Several investigators studied the effect of polymorphisms in the genes encoding GSTs involved in busulfan metabolism. The first study in pediatric patients demonstrated that children who were heterozygous or homozygous for the GSTA1*B haplotype (regard- less of age) exhibited a 30% decrease in busulfan clearance after
Overview of population pharmacokinetic models recently developed in pediatric patientsa

Author Model
Age range (y) Clearance (Cl) Volume of
distribution (V)
Dosing accuracy and IIV/IOV Refs

Trame One-compartment model with 1st order absorption Two models
1.Cl: corrected for BSA
2.Cl allometric scaled for BW Scaling exponent: 0.75
V in both models as function of BW
4.16 L/h/m2 4.11 L/h/kg0.75
15.2 L/kg

0.75 Dose = 19.4 ti (BW/27.2) 75–80% of patients within
target AUC (900–1500 mM * min)

Bartelink Two-compartment model
Cl and V allometric scaled BW
Variable scaling exponent Cl, based on BW: L1 * BWM = 1.2–0.55
Cl ¼ Cl15:3 kg ti 15:3
Scaling exponent V = 0.89(fixed)
3.47 L/h L1 = 1.56
M = ti0.226
11.1 L
Model-based nomogram: Clearance:
IOV 15% IIV 27%

One-compartment model
Cl and V allometric scaled for BW Scaling exponent for Cl:
<9 kg = 1.25 ti9 kg = 0.76
Scaling exponent for V: 0.86
2.18 L/h
Cl 23% V 22%
IOV Cl 11%

One-compartment model
Cl and V allometric scaled for BW Scaling exponent:
Vd = 1.0 Cl = 0.75
Cl also corrected for maturation effect:
2.3 L/h
m = 0.46 Kmat = 1.4
6.4 L/kg
Cl 25% V 25%


m = maturation magnitude effect for age Kmat = maturation rate constant

a BSA, body surface area (m2); IIV, interindividual variability; IOV, interoccasion variability. Allometric scaling based on BW occurs according to BW
=BWpop, where BWi is the BW of the

individual, BWpop is the BW of a typical individual set as such in the model, and x is the scaling exponent.

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Carbonium ion



O S+




CYP Sulfolane

Drug Discovery Today
























3-hydroxy sulfolane

Metabolism of busulfan and potential involvement of enzymes and transporters. Busulfan conjugation with glutathione (GSH) is catalyzed by glutathione-S- transferases (GST). The conjugate dissociates into g-glutamyldehydroalanylglycine and tetrahydrothiophene (THT). THT is oxidized into sulfolane and subsequently into 3-hydroxy sulfolane. GSTs are involved in the conjugation of busulfan with GSH. It is suggested that cytochrome P450 enzymes (CYPs) are involved in the oxidation of THT and that sulfolane and transporters are involved in active transport of the glutathione conjugate out of the cell. Abbreviation: ABC, ATP-binding cassette transporters.
intravenous administration [54]. However, other groups did not find an association of GSTA1 with busulfan clearance, or only in patients receiving busulfan orally [23,55,56]. There are also con- flicting results on the effect of the GSTM1 genotype in relation to busulfan PK; one study demonstrated a lower busulfan clearance in patients with the GSTM1-null genotype [23], which is conflicting with the findings of Srivastava et al. [57], who demonstrated a higher clearance and risk of SOS in GSTM1-null patients. The authors suggest that toxicity is caused by the metabolite rather than by busulfan itself. Several factors could account for these conflicting results, including the route of administration, the age range of patients and the way clearance is expressed. If clearance is not adjusted for body size, the interpatient variability in clearance is larger and the effect of body size dominates the probably smaller effect of the genetic variants.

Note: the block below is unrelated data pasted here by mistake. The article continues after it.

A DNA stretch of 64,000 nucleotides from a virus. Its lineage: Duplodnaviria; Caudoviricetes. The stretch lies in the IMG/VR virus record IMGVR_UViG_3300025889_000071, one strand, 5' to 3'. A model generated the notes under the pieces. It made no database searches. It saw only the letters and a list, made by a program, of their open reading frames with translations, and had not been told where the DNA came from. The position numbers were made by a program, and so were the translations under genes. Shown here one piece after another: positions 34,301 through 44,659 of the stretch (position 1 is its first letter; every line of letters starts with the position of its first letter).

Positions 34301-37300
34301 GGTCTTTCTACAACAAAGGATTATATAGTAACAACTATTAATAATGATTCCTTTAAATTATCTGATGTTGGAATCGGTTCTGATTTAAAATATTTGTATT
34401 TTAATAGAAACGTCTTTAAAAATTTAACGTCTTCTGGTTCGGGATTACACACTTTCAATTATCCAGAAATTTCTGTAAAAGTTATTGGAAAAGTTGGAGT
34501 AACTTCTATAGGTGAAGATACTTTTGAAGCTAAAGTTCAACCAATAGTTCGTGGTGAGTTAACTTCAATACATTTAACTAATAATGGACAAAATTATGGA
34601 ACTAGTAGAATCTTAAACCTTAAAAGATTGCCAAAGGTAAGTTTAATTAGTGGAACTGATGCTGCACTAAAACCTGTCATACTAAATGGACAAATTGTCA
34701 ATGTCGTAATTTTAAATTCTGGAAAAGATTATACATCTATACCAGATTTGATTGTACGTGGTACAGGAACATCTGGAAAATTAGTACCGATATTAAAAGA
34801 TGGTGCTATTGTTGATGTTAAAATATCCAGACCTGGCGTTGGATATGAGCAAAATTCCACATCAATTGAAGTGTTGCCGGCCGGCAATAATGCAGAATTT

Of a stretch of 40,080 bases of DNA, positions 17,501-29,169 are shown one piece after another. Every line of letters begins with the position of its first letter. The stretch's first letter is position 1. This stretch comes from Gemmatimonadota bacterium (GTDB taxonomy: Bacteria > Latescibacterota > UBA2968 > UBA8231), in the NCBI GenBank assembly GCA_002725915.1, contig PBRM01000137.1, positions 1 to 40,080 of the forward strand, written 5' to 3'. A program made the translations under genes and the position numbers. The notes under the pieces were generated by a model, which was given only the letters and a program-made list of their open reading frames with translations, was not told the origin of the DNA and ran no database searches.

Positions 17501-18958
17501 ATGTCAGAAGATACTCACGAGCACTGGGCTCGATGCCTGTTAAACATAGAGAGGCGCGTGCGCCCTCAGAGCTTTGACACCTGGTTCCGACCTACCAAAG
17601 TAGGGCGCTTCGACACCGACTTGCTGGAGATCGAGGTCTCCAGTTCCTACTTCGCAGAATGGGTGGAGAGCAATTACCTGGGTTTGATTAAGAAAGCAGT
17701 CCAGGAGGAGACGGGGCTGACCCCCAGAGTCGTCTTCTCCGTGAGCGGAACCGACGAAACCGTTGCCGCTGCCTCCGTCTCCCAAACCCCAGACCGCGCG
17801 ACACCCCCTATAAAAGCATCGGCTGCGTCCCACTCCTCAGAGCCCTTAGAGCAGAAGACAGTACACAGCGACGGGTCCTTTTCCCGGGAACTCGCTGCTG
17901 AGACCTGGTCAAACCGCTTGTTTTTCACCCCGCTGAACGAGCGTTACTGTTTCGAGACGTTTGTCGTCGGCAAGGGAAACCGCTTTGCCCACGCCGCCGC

Apart from GSTs, the involvement of other enzymes and trans- porters has been suggested [47,48]. Polymorphisms in transporters and other enzymes in relation to busulfan PK have been studied; Krivoy et al. [58] found a combined association of the GSTM1 and ATP-binding cassette, sub-family B (MDR/TAP), member 1 (ABCB1) genotype and oral busulfan clearance in adults and another study demonstrated the involvement of CYP2C9 and CYP2B6 in busulfan metabolism [47]. Furthermore, in a recent study, 40 genetic polymorphisms, including several genes encod- ing drug transporters and CYP enzymes, in relation to HSCT outcome were studied [59]. Only one polymorphism in GSTA2 was related to OS and TRM. In most of the PG studies on busulfan PK, a small set of polymorphisms was investigated that were likely to be involved in busulfan metabolism, according to the candidate gene approach. To further investigate the PG contribution to

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interpatient variability in busulfan PK, a shift from the candidate gene approach to a more broad PG analysis should be made. In a first attempt, an exploratory analysis of almost 2000 single nucleotide polymorphisms (SNPs) in genes involved in drug metabolism and transport in relation to busulfan clearance was performed. From this analysis, only a SNP in GSTA1 remained significantly associated with busulfan PK in three cohorts [60,61]. One of the cohorts included pediatric patients, in which, apart from GSTA1, a SNP in CYP39A1 was also significantly associated with busulfan PK [61].
In several studies, clearances between different disease groups were compared. It is suggested that patients with b-thalassemia have increased and highly variable busulfan clearance caused by an iron overload inducing GST activation and pre-SCT liver injury [62]. Pediatric patients with inherited diseases were associated with a low and highly variable busulfan clearance [63]. This could have been caused by the young age of the patients (mean age <1 y) and co-medication. Hence, the role of underlying disease on busulfan PK is not clear, given that different studies demonstrate conflicting results.